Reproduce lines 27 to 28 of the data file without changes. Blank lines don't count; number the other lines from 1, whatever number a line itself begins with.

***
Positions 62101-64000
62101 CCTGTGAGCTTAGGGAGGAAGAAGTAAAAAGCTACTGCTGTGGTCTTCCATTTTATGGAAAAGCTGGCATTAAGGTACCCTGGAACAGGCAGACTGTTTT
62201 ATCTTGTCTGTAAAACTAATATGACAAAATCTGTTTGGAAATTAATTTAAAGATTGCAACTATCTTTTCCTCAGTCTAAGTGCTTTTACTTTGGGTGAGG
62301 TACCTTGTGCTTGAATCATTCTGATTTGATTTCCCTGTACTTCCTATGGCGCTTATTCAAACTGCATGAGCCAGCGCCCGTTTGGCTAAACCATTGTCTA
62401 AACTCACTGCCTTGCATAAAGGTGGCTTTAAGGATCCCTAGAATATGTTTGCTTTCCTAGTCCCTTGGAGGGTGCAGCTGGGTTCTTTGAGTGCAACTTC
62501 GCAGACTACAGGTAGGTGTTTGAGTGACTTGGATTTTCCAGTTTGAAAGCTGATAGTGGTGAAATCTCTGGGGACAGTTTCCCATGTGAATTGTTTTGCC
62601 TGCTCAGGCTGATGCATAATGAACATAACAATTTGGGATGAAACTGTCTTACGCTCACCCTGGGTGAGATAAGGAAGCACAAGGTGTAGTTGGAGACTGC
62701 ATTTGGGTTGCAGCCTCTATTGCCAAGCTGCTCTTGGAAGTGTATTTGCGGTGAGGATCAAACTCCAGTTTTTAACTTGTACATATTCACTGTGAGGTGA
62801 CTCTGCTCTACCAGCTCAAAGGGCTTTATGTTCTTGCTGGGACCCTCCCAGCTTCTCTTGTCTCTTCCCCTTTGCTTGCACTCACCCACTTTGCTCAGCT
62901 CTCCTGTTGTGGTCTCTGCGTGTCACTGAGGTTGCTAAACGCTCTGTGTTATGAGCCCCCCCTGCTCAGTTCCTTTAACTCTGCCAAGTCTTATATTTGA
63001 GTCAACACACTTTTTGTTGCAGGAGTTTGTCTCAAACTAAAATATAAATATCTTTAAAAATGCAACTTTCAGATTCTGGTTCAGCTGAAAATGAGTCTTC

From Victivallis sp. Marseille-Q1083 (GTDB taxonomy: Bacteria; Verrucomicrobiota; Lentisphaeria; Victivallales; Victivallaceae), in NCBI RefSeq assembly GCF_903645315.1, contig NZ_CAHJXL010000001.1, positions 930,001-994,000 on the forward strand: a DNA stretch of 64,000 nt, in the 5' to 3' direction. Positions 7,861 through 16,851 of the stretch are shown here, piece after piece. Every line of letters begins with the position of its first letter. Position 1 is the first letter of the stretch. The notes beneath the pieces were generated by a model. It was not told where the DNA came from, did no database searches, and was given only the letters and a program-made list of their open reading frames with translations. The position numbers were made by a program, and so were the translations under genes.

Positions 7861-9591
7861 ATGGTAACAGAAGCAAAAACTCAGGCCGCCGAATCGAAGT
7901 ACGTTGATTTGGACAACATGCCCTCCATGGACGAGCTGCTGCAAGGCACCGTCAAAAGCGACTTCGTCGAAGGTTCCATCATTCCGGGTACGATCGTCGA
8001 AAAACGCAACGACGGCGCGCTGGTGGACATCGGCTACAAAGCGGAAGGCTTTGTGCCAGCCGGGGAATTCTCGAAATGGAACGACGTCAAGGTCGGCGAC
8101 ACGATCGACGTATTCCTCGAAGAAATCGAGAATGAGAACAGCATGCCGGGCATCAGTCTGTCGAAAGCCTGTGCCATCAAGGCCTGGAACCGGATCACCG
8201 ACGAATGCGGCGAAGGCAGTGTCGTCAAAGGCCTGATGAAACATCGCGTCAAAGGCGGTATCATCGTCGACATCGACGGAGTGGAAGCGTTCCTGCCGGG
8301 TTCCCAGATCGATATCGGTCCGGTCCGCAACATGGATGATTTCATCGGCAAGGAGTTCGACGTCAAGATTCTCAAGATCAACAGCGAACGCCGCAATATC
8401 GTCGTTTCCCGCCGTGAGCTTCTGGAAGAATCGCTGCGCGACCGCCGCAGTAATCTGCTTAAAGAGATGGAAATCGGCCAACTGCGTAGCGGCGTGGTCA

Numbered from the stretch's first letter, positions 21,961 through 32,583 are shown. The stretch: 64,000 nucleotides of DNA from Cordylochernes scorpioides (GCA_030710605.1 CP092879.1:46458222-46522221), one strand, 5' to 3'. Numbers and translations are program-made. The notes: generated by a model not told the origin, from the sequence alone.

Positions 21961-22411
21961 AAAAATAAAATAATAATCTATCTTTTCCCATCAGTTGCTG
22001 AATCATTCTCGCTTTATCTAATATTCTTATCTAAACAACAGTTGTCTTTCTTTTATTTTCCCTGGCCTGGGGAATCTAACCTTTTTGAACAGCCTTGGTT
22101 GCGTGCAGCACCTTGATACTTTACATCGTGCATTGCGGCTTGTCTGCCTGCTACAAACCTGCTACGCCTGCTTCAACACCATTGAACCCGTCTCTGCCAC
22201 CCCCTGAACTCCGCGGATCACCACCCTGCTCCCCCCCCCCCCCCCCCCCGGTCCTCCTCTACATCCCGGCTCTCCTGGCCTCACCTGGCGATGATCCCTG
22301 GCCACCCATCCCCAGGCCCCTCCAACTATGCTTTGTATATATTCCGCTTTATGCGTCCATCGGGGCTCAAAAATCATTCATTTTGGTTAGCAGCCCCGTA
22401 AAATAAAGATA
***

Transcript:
22301 GCCACCCATCCCCAGGCCCCTCCAACTATGCTTTGTATATATTCCGCTTTATGCGTCCATCGGGGCTCAAAAATCATTCATTTTGGTTAGCAGCCCCGTA
22401 AAATAAAGATA